In 2016, discrimination against certain nationalities continued to be applied in practice, as asylum applicants from some countries are not released and their status determination is conducted in the detention centres. The overall detention duration decreased to 9 days on average. Just 0.6% of the first applicants, 75 persons, were detained for more than 3 months and only 0.3% of them, 43 persons, for more than 6 months.
However, despite the insignificant percentage of such detentions against the average duration, this violation was particularly serious, as it was based on clear discrimination on account of the nationality of asylum seekers, who suffered from protracted detention. Instead of being released, the status determination procedures of asylum applicants from discriminated nationalities were conducted in the detention centres, in violation of current national asylum legislation.1
In June 2015, the government deported to their country of origin a group of rejected asylum seekers from the Ivory Coast, whose procedures against the status determination, held in 2014 in conditions of detention, were still pending before the court. In January 2016, another group of Pakistani nationals was also deported back to their country of origin despite their ongoing asylum procedures.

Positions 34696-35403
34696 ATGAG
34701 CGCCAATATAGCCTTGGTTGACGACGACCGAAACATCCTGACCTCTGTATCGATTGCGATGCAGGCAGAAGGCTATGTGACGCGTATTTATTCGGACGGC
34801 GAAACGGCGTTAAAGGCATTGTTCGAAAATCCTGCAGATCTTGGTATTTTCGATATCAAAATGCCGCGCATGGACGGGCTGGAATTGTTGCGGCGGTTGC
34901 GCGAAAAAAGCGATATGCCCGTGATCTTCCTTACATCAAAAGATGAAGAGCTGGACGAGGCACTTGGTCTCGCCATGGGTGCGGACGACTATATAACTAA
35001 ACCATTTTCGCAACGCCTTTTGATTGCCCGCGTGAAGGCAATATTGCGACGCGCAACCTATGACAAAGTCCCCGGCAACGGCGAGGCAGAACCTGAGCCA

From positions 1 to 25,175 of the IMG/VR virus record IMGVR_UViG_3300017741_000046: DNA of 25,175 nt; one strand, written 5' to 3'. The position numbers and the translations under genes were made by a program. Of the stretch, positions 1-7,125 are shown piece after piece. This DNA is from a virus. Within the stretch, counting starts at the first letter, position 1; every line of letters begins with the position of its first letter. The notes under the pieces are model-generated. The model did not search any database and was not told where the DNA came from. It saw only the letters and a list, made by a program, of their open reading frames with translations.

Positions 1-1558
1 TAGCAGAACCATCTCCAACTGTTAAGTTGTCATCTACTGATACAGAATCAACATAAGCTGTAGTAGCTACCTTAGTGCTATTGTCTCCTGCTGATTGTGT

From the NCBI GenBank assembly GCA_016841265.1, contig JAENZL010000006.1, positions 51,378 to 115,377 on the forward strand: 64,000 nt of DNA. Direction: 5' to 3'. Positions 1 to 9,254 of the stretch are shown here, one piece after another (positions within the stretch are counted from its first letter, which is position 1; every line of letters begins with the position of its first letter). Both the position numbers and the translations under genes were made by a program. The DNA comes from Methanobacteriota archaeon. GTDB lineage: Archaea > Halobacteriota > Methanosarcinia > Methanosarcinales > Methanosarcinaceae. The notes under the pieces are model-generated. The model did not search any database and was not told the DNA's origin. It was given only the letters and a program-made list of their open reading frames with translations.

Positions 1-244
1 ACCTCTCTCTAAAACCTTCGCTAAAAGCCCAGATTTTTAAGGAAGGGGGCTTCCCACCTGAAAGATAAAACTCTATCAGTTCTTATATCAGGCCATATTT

The countries of origin of discriminated nationalities, however, kept changing constantly, as in 2014 this discriminatory approach was applied towards applicants from Maghreb region (Algeria, Tunisia, Morocco), in the first half of 2015 towards applicants from the Ivory Coast and Mali, during the second half of 2015 and throughout 2016 it was applied towards applicants from India, Sri Lanka, Pakistan and Bangladesh. A group of asylum seekers from Sri Lanka who applied in mid-2016 are still detained as of 20 January 2017. All of them have been registered and issued asylum identity card while still in detention in violation of the law. Starting from November 2016 after the events in Harmanli reception centre (see section on Grounds for Detention), this discriminatory approach was extended and presently is applied towards some, not all asylum seekers from Afghanistan who fit the profile of being young at age and single.
The average detention duration applied to discriminated nationalities in 2016 was 173 days or 5.7 months.
- 1. Article 45b LAR.